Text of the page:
BACKGROUND: This diagnostic study aimed to assess degree of agreement between dacryoscintigraphy and dacryocystography as supporting examinations in patients with primary acquired nasolacrimal duct obstruction (PANDO). Patients with PANDO who complained of epiphora and visited our outpatient clinic were subsequently sent for dacryoscintigraphy and dacryocystography examinations. Side effects and convenience of both examinations were assessed by observation and questionnaire. MATERIAL AND METHODS: Through irrigation and probing, there were 47 out of 62 eyes were found with PANDO. As much as 87.1% subjects were female, with mostly (74.2%) aged > 40 years old. With dacryoscintigraphy, time needed to reach sac was 0 minutes, 5 minutes (duct), and 12.5 minutes (nasal cavity). RESULTS: Degree of agreement between both examinations was 83.8% to determine obstruction and 70.9% to locate obstruction. There were 22 subjects complained about pain in dacryocystography examination while none with dacryoscintigraphy (p < 0.005). Sixteen subjects feel dacryoscintigraphy examination was more convenient, eleven subjects feel dacryocystohraphy was more convenient, while 4 subjects feel the two examinations were similar. CONCLUSIONS: Even though dacryocystography examination was considered more painful than dacryoscintigraphy, both examinations had high convenience level for patients. Dacryoscintigraphy and dacryocystography also had a good agreement in detecting and locating obstruction in PANDO.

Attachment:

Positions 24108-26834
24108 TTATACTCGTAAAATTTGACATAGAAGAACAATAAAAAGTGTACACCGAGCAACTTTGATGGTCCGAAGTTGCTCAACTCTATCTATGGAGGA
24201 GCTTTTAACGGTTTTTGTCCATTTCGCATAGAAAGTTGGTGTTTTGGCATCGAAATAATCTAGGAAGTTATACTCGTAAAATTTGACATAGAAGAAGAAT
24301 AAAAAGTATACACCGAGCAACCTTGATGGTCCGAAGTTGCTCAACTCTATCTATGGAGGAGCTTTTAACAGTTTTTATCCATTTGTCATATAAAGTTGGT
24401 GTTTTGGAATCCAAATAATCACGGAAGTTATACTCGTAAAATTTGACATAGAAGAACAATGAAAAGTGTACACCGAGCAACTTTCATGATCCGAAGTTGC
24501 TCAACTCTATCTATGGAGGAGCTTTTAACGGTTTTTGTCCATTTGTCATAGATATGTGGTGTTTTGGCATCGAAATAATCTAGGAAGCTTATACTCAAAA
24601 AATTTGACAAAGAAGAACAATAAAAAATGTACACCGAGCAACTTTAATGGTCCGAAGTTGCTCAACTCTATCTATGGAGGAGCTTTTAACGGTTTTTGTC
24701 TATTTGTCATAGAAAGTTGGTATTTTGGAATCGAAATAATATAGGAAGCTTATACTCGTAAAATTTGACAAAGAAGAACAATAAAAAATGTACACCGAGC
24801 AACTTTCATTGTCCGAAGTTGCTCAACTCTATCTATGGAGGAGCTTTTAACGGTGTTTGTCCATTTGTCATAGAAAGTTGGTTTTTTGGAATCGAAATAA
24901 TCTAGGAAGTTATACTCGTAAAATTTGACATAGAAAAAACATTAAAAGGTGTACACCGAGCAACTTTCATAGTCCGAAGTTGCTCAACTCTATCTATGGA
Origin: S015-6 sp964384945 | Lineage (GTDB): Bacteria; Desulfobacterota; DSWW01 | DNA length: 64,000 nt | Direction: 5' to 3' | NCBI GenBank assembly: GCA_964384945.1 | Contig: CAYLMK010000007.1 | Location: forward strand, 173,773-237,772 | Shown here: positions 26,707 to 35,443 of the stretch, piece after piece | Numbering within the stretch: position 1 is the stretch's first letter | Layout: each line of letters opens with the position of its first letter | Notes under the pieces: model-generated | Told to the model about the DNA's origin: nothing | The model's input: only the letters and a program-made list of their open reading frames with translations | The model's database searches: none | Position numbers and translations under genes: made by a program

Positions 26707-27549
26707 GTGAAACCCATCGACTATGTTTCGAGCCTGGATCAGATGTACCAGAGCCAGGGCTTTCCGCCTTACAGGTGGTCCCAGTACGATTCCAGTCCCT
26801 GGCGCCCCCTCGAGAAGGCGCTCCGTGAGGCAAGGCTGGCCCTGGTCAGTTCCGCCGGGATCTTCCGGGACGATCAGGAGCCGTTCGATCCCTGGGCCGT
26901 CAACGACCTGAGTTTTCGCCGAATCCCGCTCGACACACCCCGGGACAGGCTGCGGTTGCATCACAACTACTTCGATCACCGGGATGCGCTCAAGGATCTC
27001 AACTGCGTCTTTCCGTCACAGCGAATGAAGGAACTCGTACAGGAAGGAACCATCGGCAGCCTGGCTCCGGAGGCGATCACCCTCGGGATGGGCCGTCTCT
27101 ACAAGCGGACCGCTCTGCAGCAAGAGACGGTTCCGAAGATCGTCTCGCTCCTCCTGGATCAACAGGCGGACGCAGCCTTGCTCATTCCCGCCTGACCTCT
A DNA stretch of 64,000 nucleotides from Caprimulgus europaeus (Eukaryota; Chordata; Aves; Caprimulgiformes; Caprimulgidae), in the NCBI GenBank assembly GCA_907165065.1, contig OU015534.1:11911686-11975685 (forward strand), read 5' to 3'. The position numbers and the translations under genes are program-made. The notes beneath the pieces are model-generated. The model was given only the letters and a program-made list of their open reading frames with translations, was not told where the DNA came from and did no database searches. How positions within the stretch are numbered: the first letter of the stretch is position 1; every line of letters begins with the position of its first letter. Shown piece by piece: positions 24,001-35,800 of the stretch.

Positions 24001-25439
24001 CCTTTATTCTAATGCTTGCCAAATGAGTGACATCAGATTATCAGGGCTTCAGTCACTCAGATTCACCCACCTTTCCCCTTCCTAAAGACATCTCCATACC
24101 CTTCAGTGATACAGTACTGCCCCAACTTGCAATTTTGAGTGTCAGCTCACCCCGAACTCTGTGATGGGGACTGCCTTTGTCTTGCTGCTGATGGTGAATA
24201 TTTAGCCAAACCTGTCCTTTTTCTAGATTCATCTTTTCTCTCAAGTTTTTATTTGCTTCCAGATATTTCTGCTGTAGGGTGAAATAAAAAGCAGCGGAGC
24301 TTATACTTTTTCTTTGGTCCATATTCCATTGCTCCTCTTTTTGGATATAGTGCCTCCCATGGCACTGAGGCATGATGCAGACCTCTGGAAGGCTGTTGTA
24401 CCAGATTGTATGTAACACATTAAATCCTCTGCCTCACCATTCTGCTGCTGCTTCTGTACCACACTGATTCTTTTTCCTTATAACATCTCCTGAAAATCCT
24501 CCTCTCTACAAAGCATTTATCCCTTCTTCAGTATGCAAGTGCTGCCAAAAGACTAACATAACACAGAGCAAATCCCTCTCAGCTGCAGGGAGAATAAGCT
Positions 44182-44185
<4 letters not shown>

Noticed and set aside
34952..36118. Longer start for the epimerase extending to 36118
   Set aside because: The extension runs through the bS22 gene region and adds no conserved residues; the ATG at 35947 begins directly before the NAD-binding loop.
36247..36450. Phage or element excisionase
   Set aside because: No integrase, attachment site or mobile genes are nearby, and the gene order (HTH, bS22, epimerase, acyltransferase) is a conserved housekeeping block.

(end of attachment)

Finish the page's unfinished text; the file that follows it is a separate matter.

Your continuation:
- nasolacrimal duct obstruction